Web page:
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The duty of fair representation is a responsibility of labor unions in the United States. Under the law, unions must represent all employees equally and without bias, including employees who are not members of the union. Acting as the negotiator on behalf of employees in a variety of situations, the union has a responsibility to represent their interests fairly and reasonably. If a union fails to fulfill this responsibility, there can be penalties, including suits filed by employees who feel they were not represented fairly.
The National Labor Relations Act plays a key role in spelling out the duty of fair representation, as does the Railway Labor Act. The duty of fair representation requires unions to evaluate all grievances equally and to proceed with reasonable claims. Unions are not required to present nuisance grievances or questionable claims, but if a claim is denied on the basis of discriminatory attitudes like racism or a dislike of the grievant, the union can get in trouble.
Union stewards are the first line of defense when it comes to upholding the duty of fair representation. All employees can approach the union steward to request assistance with a workplace problem. An employee can indicate an intent to file a grievance. The steward is bound to investigate and to document the investigation. If the steward feels the grievance has no merit, the union can choose not to pursue it. Representing all grievances is not possible and stewards can use some discretion, but usually choose to pursue a grievance if it has some merit and there is concern about a potential discrimination claim.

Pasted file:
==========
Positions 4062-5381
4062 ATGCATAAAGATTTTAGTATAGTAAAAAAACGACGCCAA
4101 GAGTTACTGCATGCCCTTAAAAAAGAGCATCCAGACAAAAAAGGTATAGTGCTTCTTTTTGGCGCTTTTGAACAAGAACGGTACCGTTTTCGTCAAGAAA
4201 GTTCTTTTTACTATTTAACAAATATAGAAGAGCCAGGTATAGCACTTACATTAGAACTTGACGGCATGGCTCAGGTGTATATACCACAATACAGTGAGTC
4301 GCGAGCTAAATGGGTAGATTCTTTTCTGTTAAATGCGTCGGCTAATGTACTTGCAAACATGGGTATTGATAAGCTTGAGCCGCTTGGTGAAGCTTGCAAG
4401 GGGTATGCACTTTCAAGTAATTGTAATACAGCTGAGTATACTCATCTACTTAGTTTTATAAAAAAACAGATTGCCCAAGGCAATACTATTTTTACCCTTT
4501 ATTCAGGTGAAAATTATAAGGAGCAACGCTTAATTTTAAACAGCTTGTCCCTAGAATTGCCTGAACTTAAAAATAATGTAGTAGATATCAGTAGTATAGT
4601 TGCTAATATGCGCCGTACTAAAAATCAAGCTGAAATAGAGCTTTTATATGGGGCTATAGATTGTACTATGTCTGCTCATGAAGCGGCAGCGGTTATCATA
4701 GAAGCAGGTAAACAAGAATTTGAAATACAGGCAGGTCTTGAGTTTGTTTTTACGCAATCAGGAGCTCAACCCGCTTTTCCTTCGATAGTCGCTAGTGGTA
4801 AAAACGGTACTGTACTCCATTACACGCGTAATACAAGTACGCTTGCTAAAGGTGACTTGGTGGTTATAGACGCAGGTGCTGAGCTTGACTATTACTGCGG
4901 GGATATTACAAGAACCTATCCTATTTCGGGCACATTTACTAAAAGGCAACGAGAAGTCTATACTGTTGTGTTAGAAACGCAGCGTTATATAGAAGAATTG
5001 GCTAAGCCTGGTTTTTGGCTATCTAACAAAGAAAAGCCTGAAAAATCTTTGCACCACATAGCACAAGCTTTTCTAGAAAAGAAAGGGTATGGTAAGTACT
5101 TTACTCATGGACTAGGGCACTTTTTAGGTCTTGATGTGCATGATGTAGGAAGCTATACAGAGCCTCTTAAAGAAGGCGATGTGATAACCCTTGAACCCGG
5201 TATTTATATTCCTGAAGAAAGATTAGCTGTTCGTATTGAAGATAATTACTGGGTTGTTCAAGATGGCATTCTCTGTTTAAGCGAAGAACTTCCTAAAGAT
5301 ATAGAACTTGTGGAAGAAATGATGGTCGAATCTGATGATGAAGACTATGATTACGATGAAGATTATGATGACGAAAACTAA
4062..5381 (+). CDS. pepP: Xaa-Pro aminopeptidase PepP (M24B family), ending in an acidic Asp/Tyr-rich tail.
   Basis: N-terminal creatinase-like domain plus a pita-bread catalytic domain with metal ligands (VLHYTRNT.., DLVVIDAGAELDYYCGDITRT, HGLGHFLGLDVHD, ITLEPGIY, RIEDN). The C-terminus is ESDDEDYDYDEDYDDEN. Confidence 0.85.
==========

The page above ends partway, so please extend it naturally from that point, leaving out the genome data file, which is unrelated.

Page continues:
Employees claiming they were failed by their union stewards must be able to show the merit of a grievance and provide evidence of discriminatory attitudes. Someone who has been harassed for not joining the union, for example, might argue that a steward clearly viewed the grievance prejudicially and did not investigate it thoroughly or dismissed it even though it was valid. Keeping documentation on the process of reporting the grievance and requesting an investigation is recommended, as is noting the explanation provided by the steward if the union chooses not to follow up.
Labor unions have a number of other responsibilities under the law, not just a duty of fair representation. Collective bargaining agreements, where unions are allowed to negotiate on behalf of the whole workforce, are very powerful, and there is a potential for abuse. A union could make unreasonable concessions, for example, or could fail to represent workers reasonably in negotiations with their employer. Labor laws are used to hold unions accountable and set basic standards for behavior and operations.
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